Michael Broers recounts 'how a long tradition of resistance to French incursions had evolved, expressed through the regular provincisl militias and the activities of the barbetti, smuggler-bandits who, in times of crisis throughout the late seventeenth and eighteenth centuries, rallied to the same crown that harassed them in peacetime. In 1796-97 they defended the passes of the southern alps... with the same ferocity they normally fought authority.' He describes them as nurtured by a folk-memory of French hating, sharpened by cross border skirmishes connected by smuggling.'
He describes this pattern of metamorphosis 'from violent lawlessness to ferocious loyalty' as ' to be expected, even if it is not readily explicable. The Piedmontese were, indeed, the front line.''
Professor Broers also describes how the insurgent peasantry united wih the urban population not only of Pavia, but Ferrara, Lugo, Ravenna and Genoa in rising up against the French and their giacobini supporters; “The essential requisite for the emergence of successful resistance” being “the survival of an indigenous elite.”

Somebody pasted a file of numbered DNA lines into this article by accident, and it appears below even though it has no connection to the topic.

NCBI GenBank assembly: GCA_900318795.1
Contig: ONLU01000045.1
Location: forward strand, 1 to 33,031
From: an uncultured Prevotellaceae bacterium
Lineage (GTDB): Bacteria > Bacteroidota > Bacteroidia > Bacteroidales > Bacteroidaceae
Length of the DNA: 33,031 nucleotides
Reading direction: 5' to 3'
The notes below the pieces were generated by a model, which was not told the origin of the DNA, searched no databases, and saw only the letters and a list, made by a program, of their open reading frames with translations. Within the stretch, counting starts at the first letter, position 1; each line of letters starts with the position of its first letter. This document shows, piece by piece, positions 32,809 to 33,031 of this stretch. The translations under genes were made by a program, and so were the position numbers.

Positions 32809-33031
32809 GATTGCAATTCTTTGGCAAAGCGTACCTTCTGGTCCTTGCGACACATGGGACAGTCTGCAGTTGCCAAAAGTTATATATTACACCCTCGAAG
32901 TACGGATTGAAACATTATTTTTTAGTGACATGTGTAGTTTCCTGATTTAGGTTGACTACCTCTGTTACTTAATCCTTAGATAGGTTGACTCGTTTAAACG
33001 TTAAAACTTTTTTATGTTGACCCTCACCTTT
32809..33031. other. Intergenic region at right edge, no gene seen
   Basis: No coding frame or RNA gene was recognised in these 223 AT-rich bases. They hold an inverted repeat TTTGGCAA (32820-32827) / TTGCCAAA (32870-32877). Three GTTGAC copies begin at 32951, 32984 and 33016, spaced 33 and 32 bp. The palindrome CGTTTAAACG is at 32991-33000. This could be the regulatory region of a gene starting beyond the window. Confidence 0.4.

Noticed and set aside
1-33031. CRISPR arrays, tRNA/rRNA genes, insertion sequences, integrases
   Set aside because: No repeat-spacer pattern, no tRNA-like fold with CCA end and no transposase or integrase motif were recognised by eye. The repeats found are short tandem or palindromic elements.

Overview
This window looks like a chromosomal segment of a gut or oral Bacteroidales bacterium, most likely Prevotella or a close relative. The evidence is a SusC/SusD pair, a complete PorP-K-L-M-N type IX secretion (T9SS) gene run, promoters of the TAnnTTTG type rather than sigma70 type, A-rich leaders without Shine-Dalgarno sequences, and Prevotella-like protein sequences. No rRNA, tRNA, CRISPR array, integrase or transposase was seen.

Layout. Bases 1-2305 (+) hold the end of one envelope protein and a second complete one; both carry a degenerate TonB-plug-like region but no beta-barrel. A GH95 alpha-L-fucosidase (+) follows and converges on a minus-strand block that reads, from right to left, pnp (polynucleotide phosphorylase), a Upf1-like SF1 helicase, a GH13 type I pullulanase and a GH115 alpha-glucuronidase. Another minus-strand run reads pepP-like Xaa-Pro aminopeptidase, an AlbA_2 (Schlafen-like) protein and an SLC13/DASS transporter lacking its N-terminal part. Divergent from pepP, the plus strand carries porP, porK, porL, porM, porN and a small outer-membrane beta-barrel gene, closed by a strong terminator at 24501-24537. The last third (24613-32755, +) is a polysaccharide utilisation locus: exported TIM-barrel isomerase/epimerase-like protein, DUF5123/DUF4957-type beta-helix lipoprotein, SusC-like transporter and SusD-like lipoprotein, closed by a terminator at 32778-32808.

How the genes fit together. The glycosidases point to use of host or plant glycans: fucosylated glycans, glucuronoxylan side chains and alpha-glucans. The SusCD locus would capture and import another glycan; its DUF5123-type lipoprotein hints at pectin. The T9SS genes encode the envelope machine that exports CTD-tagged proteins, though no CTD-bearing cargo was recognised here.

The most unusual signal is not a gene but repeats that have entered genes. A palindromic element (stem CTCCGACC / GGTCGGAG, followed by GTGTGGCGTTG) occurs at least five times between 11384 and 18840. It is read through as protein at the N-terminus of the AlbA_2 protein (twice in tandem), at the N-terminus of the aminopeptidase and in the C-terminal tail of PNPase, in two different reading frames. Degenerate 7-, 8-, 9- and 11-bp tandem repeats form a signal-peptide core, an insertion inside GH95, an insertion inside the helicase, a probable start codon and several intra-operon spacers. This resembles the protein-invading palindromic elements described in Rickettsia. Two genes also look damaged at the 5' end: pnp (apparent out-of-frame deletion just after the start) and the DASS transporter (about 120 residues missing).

These heterogenous forces were united both by simple resentment of the French invasion but also by “the economic harshness of the occupation, as well as French anti-clericalism’’ with the result that historic antagonism between rural and urban worlds were submerged in loyalty to ‘crown and altar.’
'Revolt and Repression in Napoleonic Italy, 1796-1814' War in an Age of Revolution, edited by Roger Chickering, Stig Förster (CUP 2010)